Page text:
Happiness first before success instead of the success first then success, the author advocated. The author’s own perspective on being privileged to attend Harvard makes his Harvard experience all the more productive and enjoyable. This paved the way for the author to look for what makes us successful – by being happy. The author, Shawn Achor, peppered throughout the book his life experience in additional to actual psychology studies with lots of humor, making the book a joy to read. The seven principles are easy to understand and in a way common known wisdom. What stands out for me are the 20-second rule and the Zorro circle. They are practical steps to start. Highly recommended.
A summary of the book:
The author presented his 7 principles:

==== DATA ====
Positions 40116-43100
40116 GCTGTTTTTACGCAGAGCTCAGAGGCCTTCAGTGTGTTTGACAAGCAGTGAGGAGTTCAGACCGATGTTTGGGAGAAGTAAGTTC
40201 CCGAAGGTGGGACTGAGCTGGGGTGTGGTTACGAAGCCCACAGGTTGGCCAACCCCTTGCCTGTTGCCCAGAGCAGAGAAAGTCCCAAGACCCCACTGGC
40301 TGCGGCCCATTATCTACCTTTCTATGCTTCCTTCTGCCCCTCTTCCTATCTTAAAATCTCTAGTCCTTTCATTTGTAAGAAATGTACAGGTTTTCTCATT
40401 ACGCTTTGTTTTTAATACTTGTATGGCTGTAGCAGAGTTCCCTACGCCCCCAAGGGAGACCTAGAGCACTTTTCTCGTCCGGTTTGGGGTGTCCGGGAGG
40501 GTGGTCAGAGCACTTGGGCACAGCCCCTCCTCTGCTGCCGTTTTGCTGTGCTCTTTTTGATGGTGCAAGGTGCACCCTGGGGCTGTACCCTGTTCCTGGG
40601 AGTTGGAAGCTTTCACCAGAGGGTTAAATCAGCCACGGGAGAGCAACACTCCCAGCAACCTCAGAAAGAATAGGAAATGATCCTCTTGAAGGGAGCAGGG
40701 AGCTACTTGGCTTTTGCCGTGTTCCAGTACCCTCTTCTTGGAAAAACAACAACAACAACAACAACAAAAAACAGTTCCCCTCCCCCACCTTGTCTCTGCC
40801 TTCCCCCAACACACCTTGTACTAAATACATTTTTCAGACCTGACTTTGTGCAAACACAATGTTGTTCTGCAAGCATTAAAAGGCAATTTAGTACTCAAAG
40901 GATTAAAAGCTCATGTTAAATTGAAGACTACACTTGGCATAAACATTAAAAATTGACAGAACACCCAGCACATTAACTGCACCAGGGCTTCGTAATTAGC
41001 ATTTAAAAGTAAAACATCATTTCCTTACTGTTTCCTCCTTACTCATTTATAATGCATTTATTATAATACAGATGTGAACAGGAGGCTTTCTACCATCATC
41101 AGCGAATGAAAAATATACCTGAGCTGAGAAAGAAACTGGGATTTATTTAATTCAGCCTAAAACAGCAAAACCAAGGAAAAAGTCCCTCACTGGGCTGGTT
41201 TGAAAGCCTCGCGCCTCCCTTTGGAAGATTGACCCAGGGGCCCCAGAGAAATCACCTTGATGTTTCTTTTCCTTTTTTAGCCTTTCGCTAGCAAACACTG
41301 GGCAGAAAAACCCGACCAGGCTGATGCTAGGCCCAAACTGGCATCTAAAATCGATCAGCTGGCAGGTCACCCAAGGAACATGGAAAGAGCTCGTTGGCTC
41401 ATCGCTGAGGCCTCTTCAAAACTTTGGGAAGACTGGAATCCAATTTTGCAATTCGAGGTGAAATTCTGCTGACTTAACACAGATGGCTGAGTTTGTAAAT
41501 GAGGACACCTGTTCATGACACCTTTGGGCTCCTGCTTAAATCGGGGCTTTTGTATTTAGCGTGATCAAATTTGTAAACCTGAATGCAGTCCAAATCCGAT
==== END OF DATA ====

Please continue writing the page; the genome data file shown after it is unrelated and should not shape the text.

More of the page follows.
1. The Happiness advantage – how happiness gives your brain and our organization – the competive advantage: I agreed with the general definition of happiness, which varies among people, the experience of positive emotion – pleasure combined with deeper feeling of meaning and purpose – three measurable components: pleasure, engagement, and meaning. Or according to Achor, happiness is the the joy we feel striving after our potential. How to capitalize the happiness advantage: meditate, find something to look forward to (most enjoyable part is the anticipation), commit conscious acts of kindness, infuse positivity into your surroundings (turn off TV’s), Exercise, Spend money (not on stuff) on positive experiences or learning, 3:1 positive to negative interactions (Losada Line).